Students' Academic and Non-Academic Outcomes: An International Perspective from PISA 2009 Study

Project Number
OER 14/10 JYL

Project Duration
June 2011 - September 2013

Status
Completed

Abstract
The proposed project is to conduct secondary-data analysis of the recent international benchmark studies -- Programme for International Student Assessment (PISA) 2009 of OECD and Trends in International Mathematics and Science Study (TIMSS) 2007 of IEA. This research will involve in-depth investigation of all the contextual variables included in the PISA 2009 and TIMSS 2007 assessments. The project aims to identify and examine factors contributing to student outcomes in both academic and non-academic domains. Information on the contextual variables was gathered through the background questionnaires, asking about education-related issues at student-, teacher, school-, and system-levels. PISA 2009 reading achievement and TIMSS 2007 mathematics achievement scores will be used as the academic outcome measures. Additionally, eight measures of non-academic outcomes will be employed as endogenous/dependent variables.They are: Expectation for One's Own Schooling, Attitudes toward Reading and Mathematics, Perceived Usefulness in Mathematics, Self-Concept in Mathematics, Time Spent on Reading for Enjoyment, Control/Metacognitive Strategies, and Elaborative Learning. Three major groups of countries will be identified as bechmark countries: a) those that sustained a high position over the past decade; b) those that have made significant improvements; and c) those that have experienced decline in international, comparative studies. Analyses will be performed using within-group/country, between-group/country, and pan-cultural analysis approaches. This project has the following merits: 1. It is comprehensive in the range of explanatory variables ranging from student- to system-level variables; 2. It investigates factors leading to students' academic and non-academic outcomes; and 3. The results will be interpreted in light of international comparisons involving over more than 40 countries. Information obtained from this project will have practical importance for Singaporean educators and policy-makers because the findings will uncover issues and areas requiring immediate attention or long-term commitment to sustain and improve education practices in Singapore. New and significant theoretical contribution will be made to the field of comparative education on topics such as school resources, teacher professional development and methods of student assessments. (Please see Case for Support for more detailed research plans)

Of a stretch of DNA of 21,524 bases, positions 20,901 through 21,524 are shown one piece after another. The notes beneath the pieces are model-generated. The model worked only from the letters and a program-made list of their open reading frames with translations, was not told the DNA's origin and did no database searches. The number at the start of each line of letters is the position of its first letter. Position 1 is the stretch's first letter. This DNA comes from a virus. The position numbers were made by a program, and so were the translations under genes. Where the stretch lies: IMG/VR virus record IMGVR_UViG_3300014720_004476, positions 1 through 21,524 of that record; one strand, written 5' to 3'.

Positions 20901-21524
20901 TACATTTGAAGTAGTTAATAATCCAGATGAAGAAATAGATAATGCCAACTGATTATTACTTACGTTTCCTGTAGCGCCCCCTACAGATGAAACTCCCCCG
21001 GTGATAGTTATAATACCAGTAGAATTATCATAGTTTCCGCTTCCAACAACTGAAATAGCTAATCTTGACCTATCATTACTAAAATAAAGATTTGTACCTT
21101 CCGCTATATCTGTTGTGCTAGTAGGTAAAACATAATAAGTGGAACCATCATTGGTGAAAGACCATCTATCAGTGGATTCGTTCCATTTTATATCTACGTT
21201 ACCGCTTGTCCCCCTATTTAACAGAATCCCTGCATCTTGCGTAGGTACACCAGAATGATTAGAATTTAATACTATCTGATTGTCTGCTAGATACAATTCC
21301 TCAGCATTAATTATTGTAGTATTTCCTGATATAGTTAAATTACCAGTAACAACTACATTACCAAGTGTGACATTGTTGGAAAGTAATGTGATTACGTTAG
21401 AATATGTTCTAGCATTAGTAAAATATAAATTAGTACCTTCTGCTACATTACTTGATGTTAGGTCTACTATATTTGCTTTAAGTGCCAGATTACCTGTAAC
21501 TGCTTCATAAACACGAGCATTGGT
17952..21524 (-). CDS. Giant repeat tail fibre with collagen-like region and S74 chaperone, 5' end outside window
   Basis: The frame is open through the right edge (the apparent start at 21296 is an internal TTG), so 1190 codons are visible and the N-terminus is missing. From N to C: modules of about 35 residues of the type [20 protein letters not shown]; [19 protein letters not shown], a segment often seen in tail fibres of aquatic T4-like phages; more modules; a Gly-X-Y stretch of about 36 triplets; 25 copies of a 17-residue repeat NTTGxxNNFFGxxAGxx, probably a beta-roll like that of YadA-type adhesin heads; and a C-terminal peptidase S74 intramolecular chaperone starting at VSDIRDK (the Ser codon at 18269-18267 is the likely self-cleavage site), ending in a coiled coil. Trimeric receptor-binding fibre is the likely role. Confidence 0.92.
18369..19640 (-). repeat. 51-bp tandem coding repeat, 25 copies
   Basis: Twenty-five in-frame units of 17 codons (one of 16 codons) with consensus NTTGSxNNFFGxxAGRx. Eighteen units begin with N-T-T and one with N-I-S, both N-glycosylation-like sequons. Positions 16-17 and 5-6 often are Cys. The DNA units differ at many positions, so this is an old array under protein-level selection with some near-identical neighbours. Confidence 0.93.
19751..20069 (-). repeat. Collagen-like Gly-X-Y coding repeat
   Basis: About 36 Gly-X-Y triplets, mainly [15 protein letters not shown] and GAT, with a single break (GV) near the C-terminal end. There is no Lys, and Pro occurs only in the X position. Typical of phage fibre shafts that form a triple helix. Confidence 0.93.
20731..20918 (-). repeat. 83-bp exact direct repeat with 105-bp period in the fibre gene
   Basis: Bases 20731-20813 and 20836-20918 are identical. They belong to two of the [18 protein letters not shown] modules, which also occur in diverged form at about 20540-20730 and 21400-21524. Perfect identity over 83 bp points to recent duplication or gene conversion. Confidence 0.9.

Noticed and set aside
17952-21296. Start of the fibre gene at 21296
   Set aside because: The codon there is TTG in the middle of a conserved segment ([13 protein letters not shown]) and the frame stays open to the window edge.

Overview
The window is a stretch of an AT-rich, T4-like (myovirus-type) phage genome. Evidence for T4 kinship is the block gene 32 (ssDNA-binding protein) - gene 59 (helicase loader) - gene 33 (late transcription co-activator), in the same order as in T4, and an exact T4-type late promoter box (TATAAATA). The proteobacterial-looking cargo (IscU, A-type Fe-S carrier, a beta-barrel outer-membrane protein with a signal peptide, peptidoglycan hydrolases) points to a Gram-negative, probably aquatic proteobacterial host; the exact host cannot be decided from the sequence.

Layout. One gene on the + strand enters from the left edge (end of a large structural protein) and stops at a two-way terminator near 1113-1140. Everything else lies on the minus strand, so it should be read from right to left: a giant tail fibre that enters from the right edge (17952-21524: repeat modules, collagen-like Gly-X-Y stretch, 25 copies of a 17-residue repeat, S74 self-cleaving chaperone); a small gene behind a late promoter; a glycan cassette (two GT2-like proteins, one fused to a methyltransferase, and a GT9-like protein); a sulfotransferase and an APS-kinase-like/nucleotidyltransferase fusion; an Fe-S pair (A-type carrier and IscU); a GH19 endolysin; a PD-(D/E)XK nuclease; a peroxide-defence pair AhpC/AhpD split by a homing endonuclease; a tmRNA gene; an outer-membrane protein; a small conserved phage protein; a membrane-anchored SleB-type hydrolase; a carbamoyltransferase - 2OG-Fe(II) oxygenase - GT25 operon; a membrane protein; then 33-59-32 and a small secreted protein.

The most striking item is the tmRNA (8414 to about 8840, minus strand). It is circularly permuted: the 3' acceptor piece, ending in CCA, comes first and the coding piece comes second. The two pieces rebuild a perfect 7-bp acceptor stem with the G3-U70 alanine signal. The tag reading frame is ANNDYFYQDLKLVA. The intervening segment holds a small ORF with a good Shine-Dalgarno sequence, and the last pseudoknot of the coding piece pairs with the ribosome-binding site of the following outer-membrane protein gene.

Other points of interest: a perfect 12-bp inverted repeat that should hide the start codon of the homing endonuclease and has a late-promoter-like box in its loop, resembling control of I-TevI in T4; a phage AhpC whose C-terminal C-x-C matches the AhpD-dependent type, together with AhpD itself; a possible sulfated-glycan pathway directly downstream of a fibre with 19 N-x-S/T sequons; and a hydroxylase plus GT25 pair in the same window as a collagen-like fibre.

Research Themes
International & Comparative Studies- Pedagogies in East Asian Schools

Funding Source
NIE

Related Links
ReEd Vol 4 (2011): Looking Beyond Test Scores

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